Medical Qualifications

1875 BMJ (Clinical Research Edition)  
June 5, i875.] THE BRITISR MEDICAL _OURNAL. 76i to condemn chloroform simply because he does not know how to apply it, or has not seen it used in skilful hands; or who will not use it, on the principle of the simpleton of Ilierocles, who would not touch water until he had learned to swim. Dr. Fifield has alluded to the necessity for air-bags and other special mechanical apparatus, which are all of them conceits of the inventors. The means employed cannot be too simple. What we really want is
more » ... e really want is the means of instruction in anesthesia by men in no way pledged to any discovery or special anmesthetic; and who ought to give practical superintendence and instruction to our students of medicine and surgery in hospital practice, turn and turn about, during operations. Another desideratum is, that some universal system should be adopted, which has received the approval of a committee selected from the ruling powers of the three metropolitan universities of London, Edinburgh, and Dublin, with such additions of men as are known to have a thorough practical acquaintance with the anzesthetic properties of ether, chloroform, and bichloride of methylene in particular. All new anesthetics would require to have the sanction of this body, or ought to pass muster before it, before being made public property. It is nonsense to talk of any anesthetic, ether not excepted, being free from danger; the sensorium cannot be paralysed without more or less of danger, and that, too, with a very small quantity of any anaesthetic. I for one, however, decidedly object to any man, with any pretensions to being unprejudiced, belonging to any nation under the sun, and more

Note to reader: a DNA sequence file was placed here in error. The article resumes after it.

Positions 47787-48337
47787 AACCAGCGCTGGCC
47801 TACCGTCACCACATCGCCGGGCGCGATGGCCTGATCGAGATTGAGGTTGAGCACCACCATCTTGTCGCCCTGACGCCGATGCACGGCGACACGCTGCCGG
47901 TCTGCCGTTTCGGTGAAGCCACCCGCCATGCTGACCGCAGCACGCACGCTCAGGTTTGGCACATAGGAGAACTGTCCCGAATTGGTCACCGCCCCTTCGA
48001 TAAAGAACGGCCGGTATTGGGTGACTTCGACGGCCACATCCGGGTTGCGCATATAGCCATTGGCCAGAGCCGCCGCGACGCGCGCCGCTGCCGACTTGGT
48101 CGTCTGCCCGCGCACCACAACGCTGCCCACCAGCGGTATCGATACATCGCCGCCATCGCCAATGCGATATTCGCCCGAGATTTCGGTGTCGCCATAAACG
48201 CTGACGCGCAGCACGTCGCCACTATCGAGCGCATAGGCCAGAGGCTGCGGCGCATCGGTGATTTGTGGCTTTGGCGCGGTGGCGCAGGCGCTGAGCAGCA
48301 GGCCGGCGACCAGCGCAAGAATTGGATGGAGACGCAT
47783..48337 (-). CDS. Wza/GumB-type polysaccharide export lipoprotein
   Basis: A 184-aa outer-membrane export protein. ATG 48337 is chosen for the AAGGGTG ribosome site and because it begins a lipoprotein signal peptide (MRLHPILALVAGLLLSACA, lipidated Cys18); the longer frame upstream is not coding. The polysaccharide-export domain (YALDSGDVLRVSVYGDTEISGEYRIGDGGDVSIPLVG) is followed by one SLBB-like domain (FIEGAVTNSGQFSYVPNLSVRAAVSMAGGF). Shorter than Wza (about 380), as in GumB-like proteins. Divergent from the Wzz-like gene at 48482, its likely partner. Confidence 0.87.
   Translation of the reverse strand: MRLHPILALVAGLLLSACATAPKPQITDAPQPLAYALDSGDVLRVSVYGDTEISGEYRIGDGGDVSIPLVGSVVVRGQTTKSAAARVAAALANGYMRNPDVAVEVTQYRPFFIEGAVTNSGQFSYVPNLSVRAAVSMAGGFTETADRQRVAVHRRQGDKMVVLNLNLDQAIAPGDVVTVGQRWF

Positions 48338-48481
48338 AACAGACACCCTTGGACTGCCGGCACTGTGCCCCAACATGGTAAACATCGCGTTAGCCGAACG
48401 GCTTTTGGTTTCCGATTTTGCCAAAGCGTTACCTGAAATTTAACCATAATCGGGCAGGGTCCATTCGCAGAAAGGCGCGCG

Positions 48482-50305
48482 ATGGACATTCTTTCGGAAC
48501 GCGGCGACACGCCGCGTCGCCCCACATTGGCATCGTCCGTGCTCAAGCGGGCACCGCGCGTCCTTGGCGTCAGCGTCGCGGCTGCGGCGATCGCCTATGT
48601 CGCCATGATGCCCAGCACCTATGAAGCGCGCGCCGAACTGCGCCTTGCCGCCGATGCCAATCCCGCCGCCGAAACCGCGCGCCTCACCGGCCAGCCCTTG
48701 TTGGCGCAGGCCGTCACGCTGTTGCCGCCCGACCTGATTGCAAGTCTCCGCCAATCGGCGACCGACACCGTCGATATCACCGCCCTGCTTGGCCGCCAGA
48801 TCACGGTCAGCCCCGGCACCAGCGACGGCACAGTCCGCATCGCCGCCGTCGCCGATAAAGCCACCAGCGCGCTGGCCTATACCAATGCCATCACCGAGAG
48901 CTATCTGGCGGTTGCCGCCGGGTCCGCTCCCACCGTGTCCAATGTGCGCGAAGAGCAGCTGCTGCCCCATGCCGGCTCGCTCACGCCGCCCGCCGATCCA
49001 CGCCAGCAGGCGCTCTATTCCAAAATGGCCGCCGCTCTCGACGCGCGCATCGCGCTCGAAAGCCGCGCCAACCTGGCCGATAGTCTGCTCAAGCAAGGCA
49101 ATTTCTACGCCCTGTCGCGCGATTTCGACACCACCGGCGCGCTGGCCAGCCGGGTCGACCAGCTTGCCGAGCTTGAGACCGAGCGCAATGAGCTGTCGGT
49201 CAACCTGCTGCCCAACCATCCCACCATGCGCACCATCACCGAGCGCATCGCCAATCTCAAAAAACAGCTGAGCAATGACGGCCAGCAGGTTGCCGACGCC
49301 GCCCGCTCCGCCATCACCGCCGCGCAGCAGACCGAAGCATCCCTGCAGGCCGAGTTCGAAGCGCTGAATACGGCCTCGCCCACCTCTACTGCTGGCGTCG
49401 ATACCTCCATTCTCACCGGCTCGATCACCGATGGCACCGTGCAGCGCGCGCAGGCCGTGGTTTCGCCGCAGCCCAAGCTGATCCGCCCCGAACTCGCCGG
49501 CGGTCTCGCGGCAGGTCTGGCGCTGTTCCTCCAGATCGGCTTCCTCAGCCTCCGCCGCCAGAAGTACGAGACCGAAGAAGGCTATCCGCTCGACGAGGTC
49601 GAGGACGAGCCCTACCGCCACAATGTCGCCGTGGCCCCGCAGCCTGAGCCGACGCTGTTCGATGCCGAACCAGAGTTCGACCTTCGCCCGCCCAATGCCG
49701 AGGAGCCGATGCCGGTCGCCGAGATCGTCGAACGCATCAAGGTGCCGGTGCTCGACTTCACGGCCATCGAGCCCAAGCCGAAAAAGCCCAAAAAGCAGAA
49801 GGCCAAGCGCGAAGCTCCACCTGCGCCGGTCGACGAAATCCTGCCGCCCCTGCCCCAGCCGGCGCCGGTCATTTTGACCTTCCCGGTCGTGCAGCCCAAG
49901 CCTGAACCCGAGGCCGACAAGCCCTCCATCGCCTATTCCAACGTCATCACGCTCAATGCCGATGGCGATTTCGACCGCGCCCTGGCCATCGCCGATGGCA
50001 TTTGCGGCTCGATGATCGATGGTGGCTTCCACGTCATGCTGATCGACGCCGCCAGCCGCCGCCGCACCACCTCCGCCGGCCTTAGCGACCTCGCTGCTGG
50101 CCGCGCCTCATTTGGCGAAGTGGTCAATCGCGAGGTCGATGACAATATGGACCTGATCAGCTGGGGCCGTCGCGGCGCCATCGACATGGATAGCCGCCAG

doi:10.1136/bmj.1.753.761-a fatcat:zy2pzkofyzhj7bsbbgl4xyzkzu